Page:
In just a week’s time, the Internet Archive has been largely hit with 550 false demands to remove terrorist propaganda from its servers.
The demands reached via the Europol net monitoring unit and provided a limited time frame (one hour) to comply.
The demands are unreasonable to accuse of hosting terror-related material.
The requests set a poor precedent ahead of new European rules governing the removal of content.
Moreover, If the Archive does not comply with the notices, it risks its site getting added to lists which ISPs are obliged to block.
One day all of a sudden in a blog, the website’s Chris Butler said that it had received notices identifying hundreds of web addresses stored on archive.org as leading people to banned material.
However, Mr. Butler answered, the reports were incorrect about the content they pointed to or were too broad for the organization to comply with.
He said, Some of the requests involved in the material that had high scholarly and research value and were not produced by terror groups.
While others called for the delisting of massively popular links that led people to millions of items.
Mr. Butler continued saying-
The demands to remove material were issued during the night when the Archive was unstaffed.
This, however, is impossible to react within the one-hour window demanded by the notice.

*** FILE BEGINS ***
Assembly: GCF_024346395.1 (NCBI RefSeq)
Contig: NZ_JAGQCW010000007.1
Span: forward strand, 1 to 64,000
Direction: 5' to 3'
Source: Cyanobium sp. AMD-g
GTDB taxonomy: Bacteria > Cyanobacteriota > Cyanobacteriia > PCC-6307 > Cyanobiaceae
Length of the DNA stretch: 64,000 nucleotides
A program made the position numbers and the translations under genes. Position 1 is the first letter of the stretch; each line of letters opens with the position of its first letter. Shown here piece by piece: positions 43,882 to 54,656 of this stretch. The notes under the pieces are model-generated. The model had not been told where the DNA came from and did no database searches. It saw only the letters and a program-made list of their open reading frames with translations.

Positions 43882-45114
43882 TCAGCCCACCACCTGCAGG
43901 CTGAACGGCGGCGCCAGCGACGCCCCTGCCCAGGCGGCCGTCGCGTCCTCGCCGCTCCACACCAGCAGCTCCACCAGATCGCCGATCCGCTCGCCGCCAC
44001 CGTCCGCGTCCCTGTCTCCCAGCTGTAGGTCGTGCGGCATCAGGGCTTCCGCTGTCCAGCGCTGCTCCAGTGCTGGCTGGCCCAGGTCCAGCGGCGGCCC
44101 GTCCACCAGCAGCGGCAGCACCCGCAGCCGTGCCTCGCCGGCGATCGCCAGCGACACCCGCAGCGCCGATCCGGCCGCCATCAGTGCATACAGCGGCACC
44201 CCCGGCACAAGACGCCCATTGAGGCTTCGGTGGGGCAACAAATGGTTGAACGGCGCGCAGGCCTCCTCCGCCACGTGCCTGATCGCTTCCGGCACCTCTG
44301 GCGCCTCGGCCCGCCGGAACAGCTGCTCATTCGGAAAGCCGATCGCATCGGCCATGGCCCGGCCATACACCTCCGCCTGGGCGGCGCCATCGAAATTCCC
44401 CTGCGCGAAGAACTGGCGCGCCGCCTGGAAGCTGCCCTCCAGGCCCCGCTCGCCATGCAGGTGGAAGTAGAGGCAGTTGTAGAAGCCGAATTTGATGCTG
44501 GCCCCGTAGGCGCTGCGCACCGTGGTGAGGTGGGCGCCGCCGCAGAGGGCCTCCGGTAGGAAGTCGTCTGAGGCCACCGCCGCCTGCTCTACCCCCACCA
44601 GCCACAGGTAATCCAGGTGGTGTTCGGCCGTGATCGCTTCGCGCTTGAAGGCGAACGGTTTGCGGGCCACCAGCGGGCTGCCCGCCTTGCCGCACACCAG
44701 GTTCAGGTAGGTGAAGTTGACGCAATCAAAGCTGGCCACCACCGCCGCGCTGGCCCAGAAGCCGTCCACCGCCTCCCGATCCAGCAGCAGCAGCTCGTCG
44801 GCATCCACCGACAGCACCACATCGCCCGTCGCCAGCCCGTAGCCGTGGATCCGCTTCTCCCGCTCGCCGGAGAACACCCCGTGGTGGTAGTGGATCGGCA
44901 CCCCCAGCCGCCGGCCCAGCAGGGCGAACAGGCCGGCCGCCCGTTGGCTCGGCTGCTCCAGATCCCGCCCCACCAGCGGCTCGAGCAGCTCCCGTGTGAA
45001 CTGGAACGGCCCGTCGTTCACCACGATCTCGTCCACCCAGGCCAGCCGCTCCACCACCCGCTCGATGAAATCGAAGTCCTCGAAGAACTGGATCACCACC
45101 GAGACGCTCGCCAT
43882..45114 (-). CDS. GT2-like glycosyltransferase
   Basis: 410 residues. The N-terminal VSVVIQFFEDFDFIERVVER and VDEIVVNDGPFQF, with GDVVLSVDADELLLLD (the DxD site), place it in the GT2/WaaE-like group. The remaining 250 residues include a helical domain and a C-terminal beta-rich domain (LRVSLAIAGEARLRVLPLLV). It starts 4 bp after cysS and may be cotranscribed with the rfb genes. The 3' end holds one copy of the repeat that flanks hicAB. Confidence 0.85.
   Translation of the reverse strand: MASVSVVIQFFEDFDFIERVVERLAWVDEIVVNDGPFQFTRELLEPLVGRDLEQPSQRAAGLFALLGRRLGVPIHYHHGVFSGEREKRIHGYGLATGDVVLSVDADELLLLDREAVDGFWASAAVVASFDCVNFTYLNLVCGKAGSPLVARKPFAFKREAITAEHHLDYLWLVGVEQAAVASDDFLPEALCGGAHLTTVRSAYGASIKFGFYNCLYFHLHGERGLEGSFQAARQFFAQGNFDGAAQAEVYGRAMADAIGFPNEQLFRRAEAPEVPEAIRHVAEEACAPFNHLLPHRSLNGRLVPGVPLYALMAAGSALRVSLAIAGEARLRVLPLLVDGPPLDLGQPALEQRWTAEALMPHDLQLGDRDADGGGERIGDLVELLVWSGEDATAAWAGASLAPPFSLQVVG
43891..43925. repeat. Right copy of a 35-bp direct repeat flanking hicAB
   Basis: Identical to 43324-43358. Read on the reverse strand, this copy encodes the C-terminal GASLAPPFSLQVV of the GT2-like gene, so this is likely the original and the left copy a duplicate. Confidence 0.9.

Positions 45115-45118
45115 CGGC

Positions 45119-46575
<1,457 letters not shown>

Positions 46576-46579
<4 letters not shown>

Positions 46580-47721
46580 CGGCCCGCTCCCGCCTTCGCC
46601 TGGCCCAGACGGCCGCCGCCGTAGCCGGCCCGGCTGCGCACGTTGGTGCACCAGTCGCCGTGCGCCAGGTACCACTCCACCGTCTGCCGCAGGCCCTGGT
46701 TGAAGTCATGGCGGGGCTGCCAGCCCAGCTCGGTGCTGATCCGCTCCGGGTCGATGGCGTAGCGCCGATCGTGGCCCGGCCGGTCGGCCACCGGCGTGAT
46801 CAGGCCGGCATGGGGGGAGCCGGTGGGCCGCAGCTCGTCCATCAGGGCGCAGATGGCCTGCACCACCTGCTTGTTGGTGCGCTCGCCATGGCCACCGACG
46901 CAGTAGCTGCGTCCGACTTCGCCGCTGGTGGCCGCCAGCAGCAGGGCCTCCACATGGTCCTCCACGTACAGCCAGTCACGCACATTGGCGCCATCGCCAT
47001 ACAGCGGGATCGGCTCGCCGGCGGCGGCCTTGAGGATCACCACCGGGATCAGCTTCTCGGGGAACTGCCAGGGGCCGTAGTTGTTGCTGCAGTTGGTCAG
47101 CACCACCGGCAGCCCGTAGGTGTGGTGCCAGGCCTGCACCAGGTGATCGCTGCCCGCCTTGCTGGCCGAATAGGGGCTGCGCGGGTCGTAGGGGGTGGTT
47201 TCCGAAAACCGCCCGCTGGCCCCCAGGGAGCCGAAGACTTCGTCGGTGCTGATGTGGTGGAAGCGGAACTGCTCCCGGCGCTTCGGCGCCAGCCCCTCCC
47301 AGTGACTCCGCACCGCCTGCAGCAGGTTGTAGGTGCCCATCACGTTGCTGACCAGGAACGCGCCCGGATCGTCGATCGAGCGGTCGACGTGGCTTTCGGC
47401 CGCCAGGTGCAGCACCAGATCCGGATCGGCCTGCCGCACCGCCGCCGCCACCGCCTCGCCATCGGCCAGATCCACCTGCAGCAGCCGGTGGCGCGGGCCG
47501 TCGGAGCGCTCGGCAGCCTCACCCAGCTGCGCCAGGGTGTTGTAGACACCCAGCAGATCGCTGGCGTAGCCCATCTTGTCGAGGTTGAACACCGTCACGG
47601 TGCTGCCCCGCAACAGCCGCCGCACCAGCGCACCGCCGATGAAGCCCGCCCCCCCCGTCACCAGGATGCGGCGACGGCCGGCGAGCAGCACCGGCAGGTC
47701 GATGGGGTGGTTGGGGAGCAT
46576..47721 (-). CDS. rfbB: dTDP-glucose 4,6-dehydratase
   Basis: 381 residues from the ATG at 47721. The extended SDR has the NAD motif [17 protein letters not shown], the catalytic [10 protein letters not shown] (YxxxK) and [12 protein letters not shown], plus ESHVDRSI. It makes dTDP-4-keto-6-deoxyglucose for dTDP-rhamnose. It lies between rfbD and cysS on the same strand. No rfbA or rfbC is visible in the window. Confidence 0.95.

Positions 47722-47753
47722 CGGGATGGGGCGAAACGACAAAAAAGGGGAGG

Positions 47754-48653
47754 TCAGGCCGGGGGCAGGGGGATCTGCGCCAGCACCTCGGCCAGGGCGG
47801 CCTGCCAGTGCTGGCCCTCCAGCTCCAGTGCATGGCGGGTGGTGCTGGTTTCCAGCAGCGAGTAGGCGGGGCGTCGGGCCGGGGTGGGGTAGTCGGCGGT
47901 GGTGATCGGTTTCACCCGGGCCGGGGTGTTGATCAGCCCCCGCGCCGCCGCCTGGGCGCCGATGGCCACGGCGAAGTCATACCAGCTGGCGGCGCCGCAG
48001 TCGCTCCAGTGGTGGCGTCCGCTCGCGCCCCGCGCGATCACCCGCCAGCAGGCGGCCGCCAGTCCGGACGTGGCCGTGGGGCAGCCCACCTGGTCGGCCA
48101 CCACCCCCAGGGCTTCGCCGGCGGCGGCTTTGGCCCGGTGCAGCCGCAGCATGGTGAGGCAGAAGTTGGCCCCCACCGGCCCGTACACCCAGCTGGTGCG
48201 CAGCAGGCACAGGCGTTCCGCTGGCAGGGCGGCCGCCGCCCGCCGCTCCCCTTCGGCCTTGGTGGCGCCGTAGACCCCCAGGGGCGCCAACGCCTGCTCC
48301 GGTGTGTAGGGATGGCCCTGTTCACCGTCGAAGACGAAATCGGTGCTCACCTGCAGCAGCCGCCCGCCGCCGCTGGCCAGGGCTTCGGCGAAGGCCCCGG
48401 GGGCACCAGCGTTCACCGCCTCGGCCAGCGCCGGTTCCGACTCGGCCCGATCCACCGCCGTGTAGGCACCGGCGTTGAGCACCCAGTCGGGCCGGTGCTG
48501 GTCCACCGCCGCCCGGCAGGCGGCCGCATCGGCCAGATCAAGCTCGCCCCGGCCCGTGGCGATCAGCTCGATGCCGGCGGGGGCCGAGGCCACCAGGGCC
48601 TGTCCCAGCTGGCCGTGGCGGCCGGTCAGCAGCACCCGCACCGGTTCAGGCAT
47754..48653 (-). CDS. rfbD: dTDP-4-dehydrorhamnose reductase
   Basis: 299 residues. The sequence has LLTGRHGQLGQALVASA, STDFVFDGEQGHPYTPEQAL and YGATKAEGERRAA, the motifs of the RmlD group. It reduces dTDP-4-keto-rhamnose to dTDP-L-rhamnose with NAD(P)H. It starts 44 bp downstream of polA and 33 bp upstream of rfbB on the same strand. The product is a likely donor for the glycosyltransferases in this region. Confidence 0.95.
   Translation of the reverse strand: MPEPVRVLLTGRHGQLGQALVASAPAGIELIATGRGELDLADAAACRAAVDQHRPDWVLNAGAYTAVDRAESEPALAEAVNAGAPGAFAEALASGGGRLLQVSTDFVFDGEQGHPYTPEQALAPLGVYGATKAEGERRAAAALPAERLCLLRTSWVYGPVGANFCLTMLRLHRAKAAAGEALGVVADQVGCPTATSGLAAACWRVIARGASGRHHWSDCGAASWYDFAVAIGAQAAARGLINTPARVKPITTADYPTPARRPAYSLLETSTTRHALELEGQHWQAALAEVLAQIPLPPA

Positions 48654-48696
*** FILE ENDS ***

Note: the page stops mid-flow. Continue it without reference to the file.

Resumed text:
“It is impossible for us to process these reports using human review within a very limited timeframe like one hour”.
Mr.Butler then asked-
“Are we to solely taking what’s reported as terrorism at face value? Thereby handle risk to automatic removal of things like the primary collection page for all books on archive.org.
At first, the website thought that the notices came from a unit within the Europol European policing group, known as the Internet Referral Unit (IRU).
As it is tasked with seeking out terror-related materials and making net firms remove them.
However, Europol confirmed that the requests actually came from the French IRU which routed its requests through Europol.
Well, Mr. Butler said the Archive had not complied with the requests and was still receiving lots of takedown notices from the French IRU.
Mr.Butler concluded saying-
the Archive’s experience did not bode well for approaching European rules governing the use of copyrighted material.
Thus [Article 13 ]provision of European laws asks sites to get content reviewed before it is been uploaded.